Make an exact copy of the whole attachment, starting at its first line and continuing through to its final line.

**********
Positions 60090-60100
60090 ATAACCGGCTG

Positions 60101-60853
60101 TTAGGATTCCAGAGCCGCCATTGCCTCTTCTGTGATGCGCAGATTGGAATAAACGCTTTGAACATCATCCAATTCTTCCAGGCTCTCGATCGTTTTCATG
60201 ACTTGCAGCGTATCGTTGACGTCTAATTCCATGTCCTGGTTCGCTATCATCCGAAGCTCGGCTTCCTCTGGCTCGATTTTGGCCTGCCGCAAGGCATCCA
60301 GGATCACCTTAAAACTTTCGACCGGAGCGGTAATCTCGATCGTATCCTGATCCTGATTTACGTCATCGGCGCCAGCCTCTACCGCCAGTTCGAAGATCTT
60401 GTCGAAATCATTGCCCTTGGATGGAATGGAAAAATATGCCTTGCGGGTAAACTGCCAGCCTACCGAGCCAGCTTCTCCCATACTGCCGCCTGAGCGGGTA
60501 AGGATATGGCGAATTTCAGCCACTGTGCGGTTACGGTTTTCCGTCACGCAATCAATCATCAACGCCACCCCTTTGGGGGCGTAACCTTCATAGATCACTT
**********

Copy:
Positions 60090-60100
60090 ATAACCGGCTG

Positions 60101-60853
60101 TTAGGATTCCAGAGCCGCCATTGCCTCTTCTGTGATGCGCAGATTGGAATAAACGCTTTGAACATCATCCAATTCTTCCAGGCTCTCGATCGTTTTCATG
60201 ACTTGCAGCGTATCGTTGACGTCTAATTCCATGTCCTGGTTCGCTATCATCCGAAGCTCGGCTTCCTCTGGCTCGATTTTGGCCTGCCGCAAGGCATCCA
60301 GGATCACCTTAAAACTTTCGACCGGAGCGGTAATCTCGATCGTATCCTGATCCTGATTTACGTCATCGGCGCCAGCCTCTACCGCCAGTTCGAAGATCTT
60401 GTCGAAATCATTGCCCTTGGATGGAATGGAAAAATATGCCTTGCGGGTAAACTGCCAGCCTACCGAGCCAGCTTCTCCCATACTGCCGCCTGAGCGGGTA
60501 AGGATATGGCGAATTTCAGCCACTGTGCGGTTACGGTTTTCCGTCACGCAATCAATCATCAACGCCACCCCTTTGGGGGCGTAACCTTCATAGATCACTT